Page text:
Austin, during a visit to South Korea, also voiced hope that the United States and Russia could work to “resolve issues and concerns and lower the temperature in the region.”
U.S. Secretary of State Antony Blinken has warned Moscow to pull back its troops from the Ukrainian border, saying a Russian invasion would provoke sanctions that would hit Moscow harder than any imposed until now.
Asked whether fallout on Russia would be strictly economic, Austin declined to answer directly, saying only that the “best methods” would be used.
“Whatever we do will be done as a part of an international community. The best case though is that we won’t see an incursion by the Soviet Union into the Ukraine,” Austin said, accidentally calling Russia the former Soviet Union.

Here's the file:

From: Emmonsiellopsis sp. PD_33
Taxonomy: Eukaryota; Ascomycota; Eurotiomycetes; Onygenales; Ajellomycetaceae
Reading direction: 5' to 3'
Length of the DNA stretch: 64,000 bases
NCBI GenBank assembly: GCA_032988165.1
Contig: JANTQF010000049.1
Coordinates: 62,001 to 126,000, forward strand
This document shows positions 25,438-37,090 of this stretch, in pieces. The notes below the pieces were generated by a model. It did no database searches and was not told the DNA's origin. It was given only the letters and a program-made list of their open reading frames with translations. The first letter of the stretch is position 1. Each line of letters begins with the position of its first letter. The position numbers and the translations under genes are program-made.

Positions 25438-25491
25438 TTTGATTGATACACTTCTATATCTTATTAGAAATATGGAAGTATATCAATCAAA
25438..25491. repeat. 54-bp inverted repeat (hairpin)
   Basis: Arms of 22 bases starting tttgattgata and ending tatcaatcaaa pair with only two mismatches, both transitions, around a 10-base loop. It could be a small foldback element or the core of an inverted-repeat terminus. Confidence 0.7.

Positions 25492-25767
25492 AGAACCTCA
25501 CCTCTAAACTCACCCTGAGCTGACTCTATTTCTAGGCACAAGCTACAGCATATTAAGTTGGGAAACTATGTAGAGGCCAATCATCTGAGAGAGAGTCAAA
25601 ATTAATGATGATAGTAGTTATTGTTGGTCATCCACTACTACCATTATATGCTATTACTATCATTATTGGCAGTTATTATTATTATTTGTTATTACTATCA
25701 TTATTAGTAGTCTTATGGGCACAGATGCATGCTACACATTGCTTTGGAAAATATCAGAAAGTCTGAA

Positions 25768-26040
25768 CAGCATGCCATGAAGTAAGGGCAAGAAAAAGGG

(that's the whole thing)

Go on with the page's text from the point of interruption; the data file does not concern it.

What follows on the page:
Ukraine, a former Soviet republic that aspires to join the European Union and NATO, has become the main flashpoint between Russia and the West as relations have soured to their worst level in the three decades since the Cold War ended.
Ukraine says Russia has deployed more than 90,000 troops near their long shared border.
Moscow accuses Kyiv of pursuing its own military build-up. It has dismissed as inflammatory suggestions it is preparing for an attack on Ukraine but has defended its right to deploy troops on its own territory as it sees fit.